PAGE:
Friday, February 15, 2013

Dave Spielman and his Rhythm Rangers


There are (at least) four known country bands, using the name The Rhythm Rangers, noted in Colorado music archives.

The earliest appears to be Cal Shrum's Republic Rhythm Rangers, who got their start in Denver, in the 1930s, on KOA radio.  Cal later moved to Hollywood and made quite a career for himself in films. By 1946 he appeared in over 50 western movies. He passed away in 1996 (age 85).

Of note - Cal, and his brother Walt, teamed up in the Colorado Hillbillies.  Brother Walt also recorded on the Calico label (brother Cal's label).

After Cal, Shorty Thompson and his Rhythm Rangers appeared on KOA radio.  Shorty also recorded for Mercury and produced a couple of ditties, "Fishin'" / "Smiles Are Made Out of Sunshine" (Mercury 6012), and "Foolish Love" / "Smiles Are Made Out of Sunshine" (Mercury 6135).

(OF NOTE:  Before he headed up the Rhythm Rangers, Shorty Thompson's group, Saddle Rockin' Rhythm, which also appeared on KOA, featured Shorty's wife Sue, her sister Sally, and a then-unknown guitar picker, Chet Atkins).

In 1950, Columbine (before it was Band Box) released recordings from Will Graves and his Rhythm Rangers.  I have two in my collection - "When the World Has Turned You Down" / "Guess I'm Better Off Without You" (104) and  "Iron Horse" / "You Two-Timed Me One Too Often" (108). 

Then, along came Dave Spielman's Rhythm Rangers.

In researching Mr. Spielman, I found a notation of a single on 4-Star (from 1951).  "Little Gal (from Across the Street)" / "Rich Man Blues," however I couldn’t find a label number in the 4-Star discography.

I found this brief blurb in a 1952 Billboard – “Dave Spielman and his Rhythm Rangers, who are headquartered in Colorado Springs, have two new sides out, one on the Ranger label, and the other on Rocky Mountain.  Spielman has also inked a five year pact with Four Star Records."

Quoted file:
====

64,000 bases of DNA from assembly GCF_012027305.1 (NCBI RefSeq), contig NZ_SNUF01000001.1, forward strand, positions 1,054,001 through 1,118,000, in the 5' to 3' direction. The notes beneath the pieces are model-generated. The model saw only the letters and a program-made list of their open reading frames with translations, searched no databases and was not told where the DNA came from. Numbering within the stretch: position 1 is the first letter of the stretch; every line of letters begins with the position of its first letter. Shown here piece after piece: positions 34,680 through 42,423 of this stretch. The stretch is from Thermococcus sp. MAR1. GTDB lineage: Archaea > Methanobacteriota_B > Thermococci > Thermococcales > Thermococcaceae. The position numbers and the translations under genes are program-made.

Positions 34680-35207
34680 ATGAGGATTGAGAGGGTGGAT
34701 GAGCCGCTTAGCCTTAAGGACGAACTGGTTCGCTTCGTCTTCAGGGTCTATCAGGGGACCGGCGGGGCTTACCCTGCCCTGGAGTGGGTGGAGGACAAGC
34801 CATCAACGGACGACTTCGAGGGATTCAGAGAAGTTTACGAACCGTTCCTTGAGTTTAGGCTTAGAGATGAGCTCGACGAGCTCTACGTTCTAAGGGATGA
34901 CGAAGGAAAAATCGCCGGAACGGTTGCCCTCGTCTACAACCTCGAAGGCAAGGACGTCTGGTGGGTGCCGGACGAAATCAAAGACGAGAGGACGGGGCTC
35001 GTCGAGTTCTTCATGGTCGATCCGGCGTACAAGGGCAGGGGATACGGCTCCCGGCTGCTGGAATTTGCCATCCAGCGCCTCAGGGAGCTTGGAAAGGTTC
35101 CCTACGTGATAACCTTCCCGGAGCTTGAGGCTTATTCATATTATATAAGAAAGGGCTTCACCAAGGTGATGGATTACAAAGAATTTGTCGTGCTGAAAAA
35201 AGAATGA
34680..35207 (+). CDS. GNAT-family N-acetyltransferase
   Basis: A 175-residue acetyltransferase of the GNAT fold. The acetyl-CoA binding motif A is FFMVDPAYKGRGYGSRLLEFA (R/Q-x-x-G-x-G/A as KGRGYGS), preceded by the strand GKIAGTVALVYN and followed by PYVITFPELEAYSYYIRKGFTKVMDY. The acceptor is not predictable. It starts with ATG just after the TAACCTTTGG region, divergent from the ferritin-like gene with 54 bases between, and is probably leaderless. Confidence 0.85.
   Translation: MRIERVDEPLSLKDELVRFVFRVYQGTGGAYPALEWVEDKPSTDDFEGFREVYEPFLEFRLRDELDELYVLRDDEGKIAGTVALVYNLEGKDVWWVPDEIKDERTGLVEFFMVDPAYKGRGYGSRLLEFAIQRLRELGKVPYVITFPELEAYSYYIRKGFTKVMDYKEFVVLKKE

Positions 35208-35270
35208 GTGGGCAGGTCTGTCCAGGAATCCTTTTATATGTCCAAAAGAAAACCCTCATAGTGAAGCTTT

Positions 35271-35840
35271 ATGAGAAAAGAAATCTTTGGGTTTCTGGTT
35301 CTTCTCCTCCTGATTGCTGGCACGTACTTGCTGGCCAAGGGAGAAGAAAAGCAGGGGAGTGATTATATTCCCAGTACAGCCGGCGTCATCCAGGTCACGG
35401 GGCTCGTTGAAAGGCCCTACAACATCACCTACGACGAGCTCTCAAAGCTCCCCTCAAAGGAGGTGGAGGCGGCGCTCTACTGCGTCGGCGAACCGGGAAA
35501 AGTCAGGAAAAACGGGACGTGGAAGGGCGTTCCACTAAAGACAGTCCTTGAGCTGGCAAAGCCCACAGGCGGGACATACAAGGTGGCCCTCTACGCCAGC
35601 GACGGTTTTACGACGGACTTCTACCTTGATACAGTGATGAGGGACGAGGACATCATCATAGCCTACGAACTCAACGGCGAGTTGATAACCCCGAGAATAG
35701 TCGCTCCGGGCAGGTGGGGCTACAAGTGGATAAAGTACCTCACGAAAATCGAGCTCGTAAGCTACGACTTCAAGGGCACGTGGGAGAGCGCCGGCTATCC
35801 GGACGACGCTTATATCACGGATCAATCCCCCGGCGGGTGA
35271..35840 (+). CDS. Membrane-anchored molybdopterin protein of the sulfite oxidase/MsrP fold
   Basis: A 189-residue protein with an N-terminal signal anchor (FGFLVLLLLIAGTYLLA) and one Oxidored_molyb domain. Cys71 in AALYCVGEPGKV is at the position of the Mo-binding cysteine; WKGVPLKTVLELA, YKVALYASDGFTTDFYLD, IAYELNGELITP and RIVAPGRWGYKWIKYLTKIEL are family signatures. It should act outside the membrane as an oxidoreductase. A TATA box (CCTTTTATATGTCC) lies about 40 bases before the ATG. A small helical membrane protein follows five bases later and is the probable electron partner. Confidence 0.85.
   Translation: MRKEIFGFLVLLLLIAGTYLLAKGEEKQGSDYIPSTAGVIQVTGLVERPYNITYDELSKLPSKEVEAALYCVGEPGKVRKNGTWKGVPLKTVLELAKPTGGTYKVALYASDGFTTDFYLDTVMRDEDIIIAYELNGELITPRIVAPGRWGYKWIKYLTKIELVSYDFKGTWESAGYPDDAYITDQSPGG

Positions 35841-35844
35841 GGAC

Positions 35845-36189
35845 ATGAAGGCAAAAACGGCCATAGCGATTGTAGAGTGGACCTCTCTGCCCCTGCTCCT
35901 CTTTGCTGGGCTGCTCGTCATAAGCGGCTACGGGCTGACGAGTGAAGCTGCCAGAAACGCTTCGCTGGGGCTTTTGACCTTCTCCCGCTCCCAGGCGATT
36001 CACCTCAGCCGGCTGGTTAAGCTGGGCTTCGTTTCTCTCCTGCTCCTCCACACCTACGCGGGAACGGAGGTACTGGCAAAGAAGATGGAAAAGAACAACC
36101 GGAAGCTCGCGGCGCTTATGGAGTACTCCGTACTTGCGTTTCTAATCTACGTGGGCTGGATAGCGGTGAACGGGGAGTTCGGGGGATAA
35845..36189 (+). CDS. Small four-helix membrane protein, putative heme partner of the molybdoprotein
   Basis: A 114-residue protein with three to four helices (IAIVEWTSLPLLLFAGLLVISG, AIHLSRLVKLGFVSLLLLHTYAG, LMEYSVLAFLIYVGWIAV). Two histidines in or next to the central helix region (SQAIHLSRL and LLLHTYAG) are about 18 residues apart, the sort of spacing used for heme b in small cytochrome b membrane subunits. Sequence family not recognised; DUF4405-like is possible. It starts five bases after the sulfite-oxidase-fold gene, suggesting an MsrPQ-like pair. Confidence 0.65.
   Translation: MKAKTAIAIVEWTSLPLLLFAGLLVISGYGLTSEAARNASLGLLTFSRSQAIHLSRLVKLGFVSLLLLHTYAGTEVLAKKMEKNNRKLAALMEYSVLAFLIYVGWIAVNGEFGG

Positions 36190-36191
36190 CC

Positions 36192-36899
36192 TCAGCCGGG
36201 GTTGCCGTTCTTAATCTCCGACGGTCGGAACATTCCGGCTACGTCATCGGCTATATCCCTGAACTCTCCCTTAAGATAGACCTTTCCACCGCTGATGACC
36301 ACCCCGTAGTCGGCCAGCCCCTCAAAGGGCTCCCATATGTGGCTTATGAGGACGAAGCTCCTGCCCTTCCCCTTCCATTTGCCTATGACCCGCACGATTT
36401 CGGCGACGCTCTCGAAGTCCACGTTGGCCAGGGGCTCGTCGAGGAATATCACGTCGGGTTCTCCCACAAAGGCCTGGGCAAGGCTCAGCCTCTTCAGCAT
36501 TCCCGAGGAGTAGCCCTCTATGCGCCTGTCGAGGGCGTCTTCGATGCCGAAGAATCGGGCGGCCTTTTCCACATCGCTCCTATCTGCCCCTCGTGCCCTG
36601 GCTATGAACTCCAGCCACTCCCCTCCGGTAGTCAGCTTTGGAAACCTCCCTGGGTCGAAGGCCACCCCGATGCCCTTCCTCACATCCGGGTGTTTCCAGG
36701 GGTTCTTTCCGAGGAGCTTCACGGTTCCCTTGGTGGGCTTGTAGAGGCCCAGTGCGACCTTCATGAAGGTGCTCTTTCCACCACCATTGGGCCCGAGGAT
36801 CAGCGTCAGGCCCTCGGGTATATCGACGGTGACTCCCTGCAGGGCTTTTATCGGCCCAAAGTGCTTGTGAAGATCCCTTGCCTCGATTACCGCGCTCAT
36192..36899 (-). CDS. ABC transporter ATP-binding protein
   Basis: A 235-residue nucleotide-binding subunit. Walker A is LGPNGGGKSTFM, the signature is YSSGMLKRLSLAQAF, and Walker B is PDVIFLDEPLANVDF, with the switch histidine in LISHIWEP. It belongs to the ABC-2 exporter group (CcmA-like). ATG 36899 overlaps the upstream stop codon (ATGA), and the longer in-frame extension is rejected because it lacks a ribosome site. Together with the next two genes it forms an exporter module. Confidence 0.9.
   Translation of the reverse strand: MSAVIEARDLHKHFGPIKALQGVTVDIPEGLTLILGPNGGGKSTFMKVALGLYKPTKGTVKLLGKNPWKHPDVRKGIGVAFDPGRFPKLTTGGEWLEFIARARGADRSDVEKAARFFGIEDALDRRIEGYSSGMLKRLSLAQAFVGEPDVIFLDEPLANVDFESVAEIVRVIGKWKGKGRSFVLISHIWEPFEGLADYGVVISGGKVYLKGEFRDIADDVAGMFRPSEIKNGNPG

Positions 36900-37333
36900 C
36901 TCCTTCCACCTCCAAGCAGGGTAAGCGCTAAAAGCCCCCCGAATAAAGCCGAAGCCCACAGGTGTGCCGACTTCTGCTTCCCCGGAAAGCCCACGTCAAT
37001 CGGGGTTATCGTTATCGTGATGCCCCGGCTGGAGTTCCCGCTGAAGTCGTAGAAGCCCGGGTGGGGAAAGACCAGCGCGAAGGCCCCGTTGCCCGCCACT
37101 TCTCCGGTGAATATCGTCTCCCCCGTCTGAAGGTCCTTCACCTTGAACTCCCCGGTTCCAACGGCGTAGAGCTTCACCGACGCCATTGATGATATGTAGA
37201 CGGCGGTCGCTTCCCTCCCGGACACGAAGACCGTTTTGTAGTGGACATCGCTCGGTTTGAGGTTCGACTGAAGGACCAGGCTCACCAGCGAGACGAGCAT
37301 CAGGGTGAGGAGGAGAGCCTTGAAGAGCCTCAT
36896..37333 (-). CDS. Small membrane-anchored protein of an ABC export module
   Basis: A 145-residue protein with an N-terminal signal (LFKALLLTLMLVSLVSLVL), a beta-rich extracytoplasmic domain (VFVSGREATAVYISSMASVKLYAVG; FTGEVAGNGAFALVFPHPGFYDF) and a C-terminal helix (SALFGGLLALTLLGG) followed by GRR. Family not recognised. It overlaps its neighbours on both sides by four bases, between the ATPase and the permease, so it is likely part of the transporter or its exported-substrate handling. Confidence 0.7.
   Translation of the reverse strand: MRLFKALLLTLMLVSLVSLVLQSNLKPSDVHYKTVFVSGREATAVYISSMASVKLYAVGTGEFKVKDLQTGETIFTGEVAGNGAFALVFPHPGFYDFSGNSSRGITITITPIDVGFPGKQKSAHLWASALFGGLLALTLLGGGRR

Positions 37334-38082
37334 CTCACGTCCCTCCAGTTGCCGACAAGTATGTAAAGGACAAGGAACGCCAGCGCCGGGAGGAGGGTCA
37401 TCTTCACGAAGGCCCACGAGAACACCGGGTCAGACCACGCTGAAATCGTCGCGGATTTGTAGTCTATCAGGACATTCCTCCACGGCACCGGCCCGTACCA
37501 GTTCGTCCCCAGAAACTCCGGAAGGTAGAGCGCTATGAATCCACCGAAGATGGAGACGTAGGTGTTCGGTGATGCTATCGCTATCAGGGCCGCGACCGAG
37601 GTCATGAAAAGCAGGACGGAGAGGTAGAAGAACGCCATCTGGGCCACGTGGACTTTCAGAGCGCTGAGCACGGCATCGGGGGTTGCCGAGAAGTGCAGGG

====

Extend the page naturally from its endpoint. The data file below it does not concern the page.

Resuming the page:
The invaluable Hillbilly Researcher website notes Ranger OP-129 – “Out of Nowhere” / “Ride, Ride, Ride” - (vocal trio featuring Billie Lane with Fran Strubble and Bud Walker), and Ranger  OP-148 – “It’s Paw Who Pays"/ “Colorado Waltz."


I have another Spielman/Rhythm Rangers 78 in my stash, with the band backing Sonny Le Barron on "Vagabond Dreamer" / "Much Too Old to Cry" (Ranger 506).

Sadly, Dave Spielman's life was cut short, when he passed away, in 1955, at the age of 35.  His wife (and singing partner) Billie passed away in 1986 (age 60).  Both are buried in Evergreen Cemetery, in Colorado Springs.


 Dave Spielman's contribution to early Colorado Springs country music lives on with the inclusion of "It's Paw Who Pays," on the Bear Family compilation, Foot Loose and Fancy Free.

Listen to a sample of "It's Paw Who Pays"

Friday, February 1, 2013

Super Bowl Game of Love (C.D. Draper)



Earl Waibel interviewed January 2013.

As the Super Bowl is this Sunday, I thought now would be a good time, if any, to feature the single "Super Bowl Game of Love," from Denver's Curtain Call label - the vanity label for C.D. Draper.


Curtain Call Discography:

3565 -   C. Dean Draper and the Outriders  - "We" / "The House of Love"(1965)
35671 - C. Dean Draper - "You're Touching Me" / "Bright Lights and Blues" (1965)